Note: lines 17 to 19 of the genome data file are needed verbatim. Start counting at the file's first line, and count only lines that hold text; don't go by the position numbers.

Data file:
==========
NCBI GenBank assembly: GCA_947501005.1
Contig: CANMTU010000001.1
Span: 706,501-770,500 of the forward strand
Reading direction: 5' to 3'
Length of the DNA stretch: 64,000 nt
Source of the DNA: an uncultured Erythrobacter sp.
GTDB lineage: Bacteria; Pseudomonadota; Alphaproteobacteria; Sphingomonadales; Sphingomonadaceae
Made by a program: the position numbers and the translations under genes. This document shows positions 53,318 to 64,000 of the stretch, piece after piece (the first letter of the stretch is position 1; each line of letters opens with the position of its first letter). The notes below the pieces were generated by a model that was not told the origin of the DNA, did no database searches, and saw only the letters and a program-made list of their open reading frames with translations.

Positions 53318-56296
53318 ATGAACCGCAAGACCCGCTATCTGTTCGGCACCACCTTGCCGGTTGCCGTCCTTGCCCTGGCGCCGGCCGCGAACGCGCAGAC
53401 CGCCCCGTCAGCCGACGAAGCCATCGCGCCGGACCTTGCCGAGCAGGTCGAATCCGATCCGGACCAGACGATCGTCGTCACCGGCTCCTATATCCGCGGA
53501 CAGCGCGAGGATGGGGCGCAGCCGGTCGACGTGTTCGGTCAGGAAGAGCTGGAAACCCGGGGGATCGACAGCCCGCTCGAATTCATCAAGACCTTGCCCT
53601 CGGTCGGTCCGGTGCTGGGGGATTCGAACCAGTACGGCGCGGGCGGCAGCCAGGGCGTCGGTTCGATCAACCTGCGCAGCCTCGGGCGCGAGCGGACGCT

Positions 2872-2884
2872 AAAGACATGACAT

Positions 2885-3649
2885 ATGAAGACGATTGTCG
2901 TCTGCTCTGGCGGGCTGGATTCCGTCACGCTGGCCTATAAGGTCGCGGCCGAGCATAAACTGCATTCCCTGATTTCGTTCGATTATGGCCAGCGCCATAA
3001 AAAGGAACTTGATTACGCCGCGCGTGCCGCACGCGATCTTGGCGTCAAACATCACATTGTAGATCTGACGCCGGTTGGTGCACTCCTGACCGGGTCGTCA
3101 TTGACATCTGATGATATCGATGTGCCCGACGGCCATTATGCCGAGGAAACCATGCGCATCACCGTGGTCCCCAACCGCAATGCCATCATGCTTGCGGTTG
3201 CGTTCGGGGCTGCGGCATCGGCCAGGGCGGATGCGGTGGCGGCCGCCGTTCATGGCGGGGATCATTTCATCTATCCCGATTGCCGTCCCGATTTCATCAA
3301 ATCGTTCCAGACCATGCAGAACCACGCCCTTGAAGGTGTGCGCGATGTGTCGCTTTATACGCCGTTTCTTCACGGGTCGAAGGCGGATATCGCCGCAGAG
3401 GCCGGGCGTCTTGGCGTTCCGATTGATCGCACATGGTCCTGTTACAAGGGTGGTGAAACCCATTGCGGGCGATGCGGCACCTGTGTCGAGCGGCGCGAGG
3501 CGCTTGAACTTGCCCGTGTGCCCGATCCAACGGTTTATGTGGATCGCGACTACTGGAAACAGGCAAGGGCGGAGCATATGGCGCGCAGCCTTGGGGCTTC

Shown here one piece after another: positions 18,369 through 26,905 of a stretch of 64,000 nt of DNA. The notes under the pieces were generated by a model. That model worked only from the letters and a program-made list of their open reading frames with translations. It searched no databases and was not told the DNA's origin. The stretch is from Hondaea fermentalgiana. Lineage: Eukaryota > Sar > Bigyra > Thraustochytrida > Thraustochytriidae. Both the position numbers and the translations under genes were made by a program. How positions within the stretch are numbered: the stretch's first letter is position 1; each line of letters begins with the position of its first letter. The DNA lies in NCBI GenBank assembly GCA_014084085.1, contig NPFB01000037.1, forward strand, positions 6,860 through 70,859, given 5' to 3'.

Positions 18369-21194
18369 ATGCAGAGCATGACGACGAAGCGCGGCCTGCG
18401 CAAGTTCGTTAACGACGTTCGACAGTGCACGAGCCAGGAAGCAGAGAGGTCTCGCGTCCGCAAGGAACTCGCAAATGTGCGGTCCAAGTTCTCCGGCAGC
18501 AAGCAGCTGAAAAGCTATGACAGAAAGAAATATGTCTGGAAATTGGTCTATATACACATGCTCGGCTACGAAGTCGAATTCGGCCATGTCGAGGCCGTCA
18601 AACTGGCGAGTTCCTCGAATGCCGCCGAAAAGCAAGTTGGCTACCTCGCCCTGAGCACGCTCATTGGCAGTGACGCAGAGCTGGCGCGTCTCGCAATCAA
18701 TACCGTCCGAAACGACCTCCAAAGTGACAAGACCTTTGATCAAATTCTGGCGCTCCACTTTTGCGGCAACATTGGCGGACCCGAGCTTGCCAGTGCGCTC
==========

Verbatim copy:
2885 ATGAAGACGATTGTCG
2901 TCTGCTCTGGCGGGCTGGATTCCGTCACGCTGGCCTATAAGGTCGCGGCCGAGCATAAACTGCATTCCCTGATTTCGTTCGATTATGGCCAGCGCCATAA
3001 AAAGGAACTTGATTACGCCGCGCGTGCCGCACGCGATCTTGGCGTCAAACATCACATTGTAGATCTGACGCCGGTTGGTGCACTCCTGACCGGGTCGTCA